But blood-drive locations are highly sanitary, safe locations. And the need for blood is immense, Jones added. “Any person that’s walking around right now has the expectation that, if they were to have an unplanned illness or injury, they would be able to go to a hospital and blood would be available to them,” he said. “Our biggest fear is that we have someone who needs blood, and we don’t have blood to give.”
Complacency is partly to blame for the crisis approaching Mississippi’s hospitals, Jones said. “It’s easy to think, ‘well, somebody’s gonna do it.’ It’s easy for it to be out of sight, out of mind. But just one unit of blood could save a life.”
Eldridge agreed. “One of the great things to know when you’re donating blood is that there is a guarantee that the unit you donate that day can split into saving as many as three lives. There’s no doubt that every unit that comes into the building here at Mississippi Blood Services is going to be sent out to a hospital and a patient in need,” she said.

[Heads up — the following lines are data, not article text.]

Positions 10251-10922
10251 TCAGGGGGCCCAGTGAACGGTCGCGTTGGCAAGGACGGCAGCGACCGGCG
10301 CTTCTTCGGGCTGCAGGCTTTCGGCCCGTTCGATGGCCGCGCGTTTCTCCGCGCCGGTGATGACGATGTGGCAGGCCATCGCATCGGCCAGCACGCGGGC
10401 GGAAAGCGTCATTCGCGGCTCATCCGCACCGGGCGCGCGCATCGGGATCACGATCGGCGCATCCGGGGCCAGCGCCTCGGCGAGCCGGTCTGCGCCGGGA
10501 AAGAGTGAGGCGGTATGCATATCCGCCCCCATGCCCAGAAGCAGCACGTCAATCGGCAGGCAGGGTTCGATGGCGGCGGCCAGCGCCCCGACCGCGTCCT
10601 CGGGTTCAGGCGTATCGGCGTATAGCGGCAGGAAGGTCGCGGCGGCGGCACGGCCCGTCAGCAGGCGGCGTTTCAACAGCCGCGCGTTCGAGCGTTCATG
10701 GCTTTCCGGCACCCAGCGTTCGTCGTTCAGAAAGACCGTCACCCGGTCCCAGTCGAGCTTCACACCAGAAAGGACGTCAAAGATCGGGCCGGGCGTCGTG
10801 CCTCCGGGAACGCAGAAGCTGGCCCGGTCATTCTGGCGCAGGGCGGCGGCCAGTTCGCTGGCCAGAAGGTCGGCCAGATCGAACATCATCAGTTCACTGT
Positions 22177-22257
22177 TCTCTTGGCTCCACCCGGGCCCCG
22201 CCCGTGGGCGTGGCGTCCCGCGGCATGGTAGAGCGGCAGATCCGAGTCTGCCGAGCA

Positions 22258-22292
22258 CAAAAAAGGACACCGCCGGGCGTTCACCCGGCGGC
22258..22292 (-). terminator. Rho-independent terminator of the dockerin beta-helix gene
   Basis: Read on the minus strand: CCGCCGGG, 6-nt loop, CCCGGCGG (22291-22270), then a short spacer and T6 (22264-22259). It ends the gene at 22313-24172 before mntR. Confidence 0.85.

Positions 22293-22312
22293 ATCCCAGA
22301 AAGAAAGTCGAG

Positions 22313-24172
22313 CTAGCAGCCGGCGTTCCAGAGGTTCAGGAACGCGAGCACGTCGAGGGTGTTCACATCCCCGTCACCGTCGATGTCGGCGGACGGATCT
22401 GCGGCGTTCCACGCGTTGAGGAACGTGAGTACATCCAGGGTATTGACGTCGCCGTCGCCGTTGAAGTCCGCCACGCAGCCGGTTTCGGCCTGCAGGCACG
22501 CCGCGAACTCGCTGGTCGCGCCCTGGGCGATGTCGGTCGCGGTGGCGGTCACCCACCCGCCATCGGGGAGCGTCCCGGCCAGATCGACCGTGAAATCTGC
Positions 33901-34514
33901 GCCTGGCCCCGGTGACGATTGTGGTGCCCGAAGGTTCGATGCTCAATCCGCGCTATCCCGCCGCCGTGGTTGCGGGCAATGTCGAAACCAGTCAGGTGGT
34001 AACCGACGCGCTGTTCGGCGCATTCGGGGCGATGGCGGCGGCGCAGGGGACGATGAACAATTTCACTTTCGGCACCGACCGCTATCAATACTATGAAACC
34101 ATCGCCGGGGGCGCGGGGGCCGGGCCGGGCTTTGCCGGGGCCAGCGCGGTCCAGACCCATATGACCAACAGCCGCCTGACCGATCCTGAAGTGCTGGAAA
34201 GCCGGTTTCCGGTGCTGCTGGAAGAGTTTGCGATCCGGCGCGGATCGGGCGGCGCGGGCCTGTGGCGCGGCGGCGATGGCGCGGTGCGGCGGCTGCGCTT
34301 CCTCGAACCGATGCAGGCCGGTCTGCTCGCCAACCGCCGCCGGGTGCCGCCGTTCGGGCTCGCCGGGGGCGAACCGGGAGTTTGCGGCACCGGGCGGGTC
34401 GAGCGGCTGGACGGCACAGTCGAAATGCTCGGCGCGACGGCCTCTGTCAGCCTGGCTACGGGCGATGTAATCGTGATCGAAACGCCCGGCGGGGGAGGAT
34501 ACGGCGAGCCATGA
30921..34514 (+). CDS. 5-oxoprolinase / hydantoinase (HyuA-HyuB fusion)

Like the pandemic, which still simmers in the background of the current medical crisis, Mississippi’s blood shortage is a problem that only collective effort can solve.
“We work really closely with a lot of cancer patients and sickle-cell patients. We’re hearing from the families saying ‘what can we do?’ Because they’re being told that the platelets aren’t available, the red blood cells aren’t available for their daughters and sons. We hear on a daily basis about these families who, where treatment can be postponed, it is,” Eldridge said.
Jones, with the rest of the state’s medical profession, is asking for help on behalf of these families. “It’s about peace of mind,” Jones said. “For yourself, your families, your loved ones.”